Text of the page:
I agree with having certain small essentials on your person at all times. I was once caught out overnight without my pack and it was a sobering reminder. On longer expeditions, I was frequently glad to have a knife and compass around my neck even when dropping my pack “just for a minute” to make a quick dash into the woods or around camp.

    Your pack can contain all the cool stuff in the world, but if your don’t have it on you or you leave it in the car, it’s no good.

    #5259
    Profile photo of libbylindy
    libbylindy
    Survivalist
    member4

    I like all the great suggestions here. Getting lost in the woods isn’t fun! When I was very young, my cousins and sisters and brothers all went on a “walk” when we were picnicking deep in the woods. My father was a fire ranger so he lived in the mountains in look-out towers. He knew the dangers so we were instructed to stay on the road and don’t go too far. They had to be able to hear us. Well, you know kids! There was a wonderful meadow that called to us. We left the road and went to the meadow. When the time came to leave the meadow we didn’t know the way out of it. There we were, lost in the deep woods. Of course, it didn’t take long before the parents began calling and calling for us. We were too far away – we didn’t hear them. It took all afternoon to finally get back to a road, then travel with tired small children. Finally, my father and mother found us wandering down a road. Were we in trouble? You bet. After that, there were no more “hikes” for the kids. There must have been about 6 or 7 of us, considering the size of the family. Lost in the woods is a bad experience.

    #38816
    Profile photo of wpick
    wpick
    Survivalist
    rprepper

    I’d like to say that one needs to have a compass all the time. I remember being in place like Texas, New Orleans and New York in bad weather, no landmarks except for large buildings and trying to figure out your cardinal directions to orient a city map. They make a bid difference! And a mirror attached to them is a big bonus.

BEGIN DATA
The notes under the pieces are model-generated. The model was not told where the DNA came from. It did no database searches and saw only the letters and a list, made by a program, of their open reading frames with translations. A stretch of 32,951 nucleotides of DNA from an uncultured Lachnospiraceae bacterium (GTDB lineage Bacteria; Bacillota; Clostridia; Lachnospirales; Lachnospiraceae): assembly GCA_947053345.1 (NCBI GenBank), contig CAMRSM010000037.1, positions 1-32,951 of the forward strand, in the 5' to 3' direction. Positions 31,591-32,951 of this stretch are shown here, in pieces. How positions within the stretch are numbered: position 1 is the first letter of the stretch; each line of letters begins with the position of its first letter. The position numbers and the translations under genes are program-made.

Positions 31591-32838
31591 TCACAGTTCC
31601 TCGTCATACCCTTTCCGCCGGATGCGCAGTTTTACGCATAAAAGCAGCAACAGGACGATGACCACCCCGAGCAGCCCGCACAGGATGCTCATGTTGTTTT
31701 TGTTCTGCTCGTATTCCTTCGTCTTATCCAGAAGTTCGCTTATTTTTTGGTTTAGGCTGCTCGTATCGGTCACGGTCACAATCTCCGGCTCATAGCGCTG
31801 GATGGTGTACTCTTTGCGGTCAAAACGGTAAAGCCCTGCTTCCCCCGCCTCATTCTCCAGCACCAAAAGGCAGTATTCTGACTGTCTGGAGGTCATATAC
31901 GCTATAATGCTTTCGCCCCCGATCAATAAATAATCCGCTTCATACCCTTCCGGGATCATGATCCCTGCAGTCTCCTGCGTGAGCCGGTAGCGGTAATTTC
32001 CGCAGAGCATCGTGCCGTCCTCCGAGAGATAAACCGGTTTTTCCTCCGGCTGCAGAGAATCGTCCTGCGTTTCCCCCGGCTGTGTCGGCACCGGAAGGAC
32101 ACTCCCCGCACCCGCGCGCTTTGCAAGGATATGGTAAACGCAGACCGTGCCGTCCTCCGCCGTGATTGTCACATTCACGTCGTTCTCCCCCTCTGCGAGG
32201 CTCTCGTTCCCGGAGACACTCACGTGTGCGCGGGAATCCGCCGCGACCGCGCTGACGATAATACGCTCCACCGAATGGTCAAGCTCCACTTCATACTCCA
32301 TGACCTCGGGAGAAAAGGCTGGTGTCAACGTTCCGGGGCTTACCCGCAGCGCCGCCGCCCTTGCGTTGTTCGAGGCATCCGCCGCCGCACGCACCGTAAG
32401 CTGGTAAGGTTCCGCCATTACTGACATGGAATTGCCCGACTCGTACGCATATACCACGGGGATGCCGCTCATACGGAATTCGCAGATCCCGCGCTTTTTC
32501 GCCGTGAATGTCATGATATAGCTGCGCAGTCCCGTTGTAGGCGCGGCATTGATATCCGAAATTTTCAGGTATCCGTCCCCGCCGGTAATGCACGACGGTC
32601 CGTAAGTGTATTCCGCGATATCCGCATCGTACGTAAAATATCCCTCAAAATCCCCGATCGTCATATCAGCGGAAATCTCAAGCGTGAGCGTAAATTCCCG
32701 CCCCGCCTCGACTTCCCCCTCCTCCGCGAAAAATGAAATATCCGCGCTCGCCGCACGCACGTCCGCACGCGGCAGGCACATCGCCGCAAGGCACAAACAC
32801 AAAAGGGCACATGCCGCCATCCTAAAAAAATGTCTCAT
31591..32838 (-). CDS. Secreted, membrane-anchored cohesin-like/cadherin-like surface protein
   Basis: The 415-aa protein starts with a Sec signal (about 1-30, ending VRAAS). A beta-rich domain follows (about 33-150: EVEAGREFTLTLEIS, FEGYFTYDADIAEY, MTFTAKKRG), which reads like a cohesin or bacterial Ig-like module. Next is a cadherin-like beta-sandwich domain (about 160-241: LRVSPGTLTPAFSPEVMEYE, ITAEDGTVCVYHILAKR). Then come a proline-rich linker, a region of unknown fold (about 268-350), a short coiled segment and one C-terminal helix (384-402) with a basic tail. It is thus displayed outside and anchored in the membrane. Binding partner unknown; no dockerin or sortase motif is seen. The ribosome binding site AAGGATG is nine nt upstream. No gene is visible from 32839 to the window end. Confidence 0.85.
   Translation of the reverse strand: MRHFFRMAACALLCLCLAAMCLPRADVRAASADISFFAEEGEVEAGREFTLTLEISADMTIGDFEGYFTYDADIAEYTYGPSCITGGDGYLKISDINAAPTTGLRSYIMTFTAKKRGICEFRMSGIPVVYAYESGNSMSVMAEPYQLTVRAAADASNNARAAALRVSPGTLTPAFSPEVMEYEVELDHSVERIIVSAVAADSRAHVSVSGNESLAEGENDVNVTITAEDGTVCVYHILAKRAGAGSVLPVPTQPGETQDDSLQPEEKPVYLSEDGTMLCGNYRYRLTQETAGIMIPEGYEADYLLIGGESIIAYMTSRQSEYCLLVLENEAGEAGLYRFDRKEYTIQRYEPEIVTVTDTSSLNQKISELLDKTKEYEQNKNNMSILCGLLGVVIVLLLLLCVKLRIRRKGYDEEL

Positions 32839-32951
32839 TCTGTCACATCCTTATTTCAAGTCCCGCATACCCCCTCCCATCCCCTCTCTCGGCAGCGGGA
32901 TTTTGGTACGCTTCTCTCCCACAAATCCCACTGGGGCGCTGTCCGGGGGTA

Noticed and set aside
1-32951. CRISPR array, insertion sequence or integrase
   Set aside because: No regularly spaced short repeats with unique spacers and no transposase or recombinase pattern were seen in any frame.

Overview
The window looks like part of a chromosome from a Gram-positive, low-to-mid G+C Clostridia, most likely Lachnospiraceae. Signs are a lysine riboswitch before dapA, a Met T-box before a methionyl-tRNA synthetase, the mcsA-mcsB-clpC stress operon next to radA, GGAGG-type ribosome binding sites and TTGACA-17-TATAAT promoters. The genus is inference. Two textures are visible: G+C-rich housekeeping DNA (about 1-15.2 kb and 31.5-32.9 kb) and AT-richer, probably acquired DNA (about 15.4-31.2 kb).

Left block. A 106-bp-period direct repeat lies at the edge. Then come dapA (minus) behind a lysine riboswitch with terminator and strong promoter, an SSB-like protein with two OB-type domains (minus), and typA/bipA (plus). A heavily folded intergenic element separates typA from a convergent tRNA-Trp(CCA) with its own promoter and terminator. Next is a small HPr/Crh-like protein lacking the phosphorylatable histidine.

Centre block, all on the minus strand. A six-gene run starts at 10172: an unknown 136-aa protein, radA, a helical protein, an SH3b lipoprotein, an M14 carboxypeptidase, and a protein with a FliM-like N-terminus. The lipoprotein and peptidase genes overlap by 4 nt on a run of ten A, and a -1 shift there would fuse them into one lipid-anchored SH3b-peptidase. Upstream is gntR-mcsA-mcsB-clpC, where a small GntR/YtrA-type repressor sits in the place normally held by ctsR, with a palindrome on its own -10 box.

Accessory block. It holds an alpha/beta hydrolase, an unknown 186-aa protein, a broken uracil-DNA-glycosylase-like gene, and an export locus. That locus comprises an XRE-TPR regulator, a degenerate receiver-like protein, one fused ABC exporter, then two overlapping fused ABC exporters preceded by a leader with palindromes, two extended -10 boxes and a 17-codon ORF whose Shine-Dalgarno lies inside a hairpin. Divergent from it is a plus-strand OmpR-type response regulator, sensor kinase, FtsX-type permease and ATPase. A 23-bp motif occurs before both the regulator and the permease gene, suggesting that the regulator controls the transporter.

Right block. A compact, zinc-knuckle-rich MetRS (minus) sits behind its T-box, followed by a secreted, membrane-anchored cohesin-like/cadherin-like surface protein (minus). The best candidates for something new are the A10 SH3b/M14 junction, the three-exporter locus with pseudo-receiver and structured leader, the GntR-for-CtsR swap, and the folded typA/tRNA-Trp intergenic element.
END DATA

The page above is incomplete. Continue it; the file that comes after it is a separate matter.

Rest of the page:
#38828
    Profile photo of MountainBiker
    MountainBiker
    Survivalist
    member10

    Having gotten lost a couple times in the woods I can speak to how difficult it can be determining direction in rough terrain and on overcast days. Having a compass is a good idea, but before going into isolated settings you really need to have an understanding of what lies in what direction. If you don’t automatically know that, look at a map beforehand so as to have a basic idea of where you’ll be.

    The same principles apply in urban settings. I always look at maps before going someplace new and carry maps in my vehicles.

    #38893
    Profile photo of Confederate
    Confederate
    Survivalist
    member1

    It’s not a bad idea for city dwellers to have compasses or a basic EDC bag with items that could be utilized in the event of an emergency.

    #38924
    Whirlibird
    Whirlibird
    Survivalist
    member10

    The compass is a valuable tool, but one has to know how to use it.
    And be in the right mindset.

    Long story short, hunting partner got turned around and hypothermic. Kept looking at compass but didn’t believe it. An extra 6 hours in the snow and almost died.

    #38925
    Profile photo of 74
    74
    Survivalist
    rnews

    It’s important to have faith in your tools. One day hunting on the top of a broad flat topped Mt. (a hill for westerners) I became disoriented because of the gray no sun weather. The way the compass pointed to go out was completely opposite of direction I perceived was correct. Even though I felt it was the wrong way I followed my compass, back to the right road. I figure it saved me 3 hours of walking down, up & down again, or all the way around.

    #38927
    chester
    chester
    Survivalist
    member7

    I hear you 74. Been there on more than one occasion. Getting ‘lost’ can lead to new opportunities or a waste of time and resources.

    #38930
    Profile photo of Brulen
    Brulen
    Survivalist
    member9

    During my down river kayaking trip, a while ago, I used a laptop with itopomaps to keep track of our location and progress. With gps and cell its easy. Compass however is good backup in case of accidents, like almost dumping it overboard once. There are places with no cell though. I can see having a personal locator beacon in that case and a compass on you all the time.. Also skiing in the backcountry. Exploring places you haven’t been before takes extra precautions. Wandering around the woods in the dark is a good way to get lost. Getting fogged in and losing the tent after going for a whiz. lol